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Mosaic Whispers

Washington University in St. Louis

Oasis (2018)

4.0

December 29, 2018

Tuning / Blend 4.7
Energy / Intensity 4.3
Innovation / Creativity 3.7
Soloists 4.7
Sound / Production 4.0
Repeat Listenability 4.0
Tracks
1 Toxic / Fever 4.0
2 White Flag 4.0
3 Yeah! 4.7
4 Purple 3.7
5 Out of My Head 4.0
6 Shape of You / One Dance 3.3
7 Love So Soft 3.7
8 Lay Me Down 4.0
9 Retrograde 4.7

Recorded 2017 – 2018
Total time: 31:00, 9 songs


Tuning / Blend 5
Energy / Intensity 4
Innovation / Creativity 3
Soloists 4
Sound / Production 4
Repeat Listenability 3
Tracks
1 Toxic / Fever 4
2 White Flag 3
3 Yeah! 5
4 Purple 3
5 Out of My Head 4
6 Shape of You / One Dance 4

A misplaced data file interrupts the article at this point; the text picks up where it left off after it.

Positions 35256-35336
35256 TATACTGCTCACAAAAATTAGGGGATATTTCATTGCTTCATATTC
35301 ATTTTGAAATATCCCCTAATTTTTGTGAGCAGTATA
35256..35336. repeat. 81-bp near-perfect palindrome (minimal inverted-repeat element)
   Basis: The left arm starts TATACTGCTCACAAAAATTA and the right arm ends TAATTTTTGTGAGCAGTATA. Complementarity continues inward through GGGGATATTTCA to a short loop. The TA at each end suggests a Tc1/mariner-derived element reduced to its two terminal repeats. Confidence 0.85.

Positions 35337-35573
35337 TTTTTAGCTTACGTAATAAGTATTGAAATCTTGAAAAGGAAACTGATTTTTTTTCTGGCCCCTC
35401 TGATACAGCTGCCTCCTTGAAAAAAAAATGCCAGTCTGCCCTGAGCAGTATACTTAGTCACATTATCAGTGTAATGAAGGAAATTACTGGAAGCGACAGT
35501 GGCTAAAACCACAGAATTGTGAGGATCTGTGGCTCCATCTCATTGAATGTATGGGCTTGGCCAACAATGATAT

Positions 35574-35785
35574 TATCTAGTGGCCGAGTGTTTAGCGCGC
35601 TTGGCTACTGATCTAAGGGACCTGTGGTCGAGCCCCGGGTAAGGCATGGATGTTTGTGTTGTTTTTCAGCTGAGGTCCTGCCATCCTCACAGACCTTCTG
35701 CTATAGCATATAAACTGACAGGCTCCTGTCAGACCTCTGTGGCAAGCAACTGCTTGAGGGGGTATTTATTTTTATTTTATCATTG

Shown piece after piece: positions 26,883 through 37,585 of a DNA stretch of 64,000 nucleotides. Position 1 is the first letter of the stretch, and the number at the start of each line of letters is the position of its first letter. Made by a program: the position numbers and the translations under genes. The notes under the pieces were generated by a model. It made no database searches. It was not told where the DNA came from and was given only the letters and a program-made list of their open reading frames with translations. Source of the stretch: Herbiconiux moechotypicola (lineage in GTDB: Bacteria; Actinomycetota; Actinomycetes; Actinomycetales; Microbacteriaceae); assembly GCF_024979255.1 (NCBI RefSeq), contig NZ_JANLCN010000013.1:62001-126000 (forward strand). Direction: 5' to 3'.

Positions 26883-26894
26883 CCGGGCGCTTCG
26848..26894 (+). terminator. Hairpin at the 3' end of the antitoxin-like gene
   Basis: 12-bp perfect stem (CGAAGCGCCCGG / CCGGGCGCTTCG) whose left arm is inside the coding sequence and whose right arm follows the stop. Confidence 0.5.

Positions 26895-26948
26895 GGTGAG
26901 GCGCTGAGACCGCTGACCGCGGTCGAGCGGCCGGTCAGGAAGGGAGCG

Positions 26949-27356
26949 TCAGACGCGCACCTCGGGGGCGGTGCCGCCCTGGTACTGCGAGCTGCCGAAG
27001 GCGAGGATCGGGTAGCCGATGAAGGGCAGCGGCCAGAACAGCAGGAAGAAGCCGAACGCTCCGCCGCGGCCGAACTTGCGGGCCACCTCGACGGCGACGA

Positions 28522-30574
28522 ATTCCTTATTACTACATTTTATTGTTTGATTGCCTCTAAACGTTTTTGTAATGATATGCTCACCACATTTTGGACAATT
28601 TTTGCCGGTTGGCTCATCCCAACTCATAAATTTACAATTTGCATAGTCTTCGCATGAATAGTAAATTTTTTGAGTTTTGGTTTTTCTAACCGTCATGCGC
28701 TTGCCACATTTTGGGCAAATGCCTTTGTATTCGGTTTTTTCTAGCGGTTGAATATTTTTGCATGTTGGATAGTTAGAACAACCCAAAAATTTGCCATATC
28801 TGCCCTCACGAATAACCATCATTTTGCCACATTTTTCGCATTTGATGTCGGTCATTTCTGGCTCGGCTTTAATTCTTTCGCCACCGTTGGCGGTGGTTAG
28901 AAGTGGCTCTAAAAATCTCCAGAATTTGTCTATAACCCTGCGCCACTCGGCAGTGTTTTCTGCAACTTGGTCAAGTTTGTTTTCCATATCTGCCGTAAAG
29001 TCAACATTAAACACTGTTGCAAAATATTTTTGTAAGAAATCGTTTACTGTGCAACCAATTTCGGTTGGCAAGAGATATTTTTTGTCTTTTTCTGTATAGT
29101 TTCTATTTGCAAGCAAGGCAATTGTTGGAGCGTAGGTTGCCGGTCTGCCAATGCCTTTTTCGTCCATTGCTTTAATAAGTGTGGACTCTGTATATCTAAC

7 Love So Soft 4
8 Lay Me Down 4
9 Retrograde 4

In the liner notes for their 11th studio album, Oasis, the Mosaic Whispers describe this release as a multigenerational project with a focus on family, and express the hope that the listener can "sense the traditions of family, love, and musical dedication that [they] hold so dearly." I'll admit that the material covered here — spanning from the kitschy Toxic and Yeah! to the perhaps lesser known Purple and Out of My Head — doesn't necessarily convey that subtext to me in any meaningful way, but the warm, lush, enveloping, bordering on choral group sound that is favored throughout this release does have a certain comforting, familial feel that is relaxing and enjoyable.